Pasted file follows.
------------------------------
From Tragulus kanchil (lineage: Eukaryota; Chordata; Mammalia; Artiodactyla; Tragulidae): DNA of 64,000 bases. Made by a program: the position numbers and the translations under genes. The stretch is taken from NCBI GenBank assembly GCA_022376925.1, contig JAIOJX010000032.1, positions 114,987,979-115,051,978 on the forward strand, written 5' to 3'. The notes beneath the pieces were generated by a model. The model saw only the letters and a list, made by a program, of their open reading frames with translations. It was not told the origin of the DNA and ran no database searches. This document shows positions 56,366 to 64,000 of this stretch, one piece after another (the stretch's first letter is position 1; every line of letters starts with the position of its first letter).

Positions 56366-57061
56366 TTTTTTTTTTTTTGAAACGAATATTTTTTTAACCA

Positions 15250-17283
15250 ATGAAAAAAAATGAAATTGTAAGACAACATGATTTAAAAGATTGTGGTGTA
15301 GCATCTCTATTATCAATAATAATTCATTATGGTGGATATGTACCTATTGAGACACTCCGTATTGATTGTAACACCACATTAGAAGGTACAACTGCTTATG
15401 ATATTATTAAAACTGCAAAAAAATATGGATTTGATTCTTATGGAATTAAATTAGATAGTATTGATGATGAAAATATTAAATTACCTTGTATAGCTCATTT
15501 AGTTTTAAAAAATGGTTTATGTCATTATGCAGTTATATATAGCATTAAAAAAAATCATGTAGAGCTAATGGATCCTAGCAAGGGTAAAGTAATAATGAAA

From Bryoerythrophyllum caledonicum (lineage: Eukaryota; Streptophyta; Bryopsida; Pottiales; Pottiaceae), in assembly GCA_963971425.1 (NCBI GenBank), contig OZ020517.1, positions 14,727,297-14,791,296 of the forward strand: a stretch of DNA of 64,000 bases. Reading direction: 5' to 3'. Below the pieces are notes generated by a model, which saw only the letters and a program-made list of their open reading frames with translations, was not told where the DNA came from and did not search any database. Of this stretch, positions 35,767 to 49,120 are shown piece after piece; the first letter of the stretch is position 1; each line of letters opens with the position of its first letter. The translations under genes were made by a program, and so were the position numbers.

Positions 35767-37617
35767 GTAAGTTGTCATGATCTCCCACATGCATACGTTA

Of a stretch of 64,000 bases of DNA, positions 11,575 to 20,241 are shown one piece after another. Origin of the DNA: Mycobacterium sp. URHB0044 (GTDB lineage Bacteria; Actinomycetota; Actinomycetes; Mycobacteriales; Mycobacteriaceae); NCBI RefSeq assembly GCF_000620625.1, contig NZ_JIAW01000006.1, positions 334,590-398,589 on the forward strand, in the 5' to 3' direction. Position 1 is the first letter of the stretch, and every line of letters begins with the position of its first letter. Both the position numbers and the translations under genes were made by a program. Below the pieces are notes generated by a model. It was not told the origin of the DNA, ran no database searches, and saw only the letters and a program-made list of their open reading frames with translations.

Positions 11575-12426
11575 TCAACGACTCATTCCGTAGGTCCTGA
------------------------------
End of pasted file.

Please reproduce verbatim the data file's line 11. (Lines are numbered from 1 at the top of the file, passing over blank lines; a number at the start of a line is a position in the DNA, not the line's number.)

35767 GTAAGTTGTCATGATCTCCCACATGCATACGTTA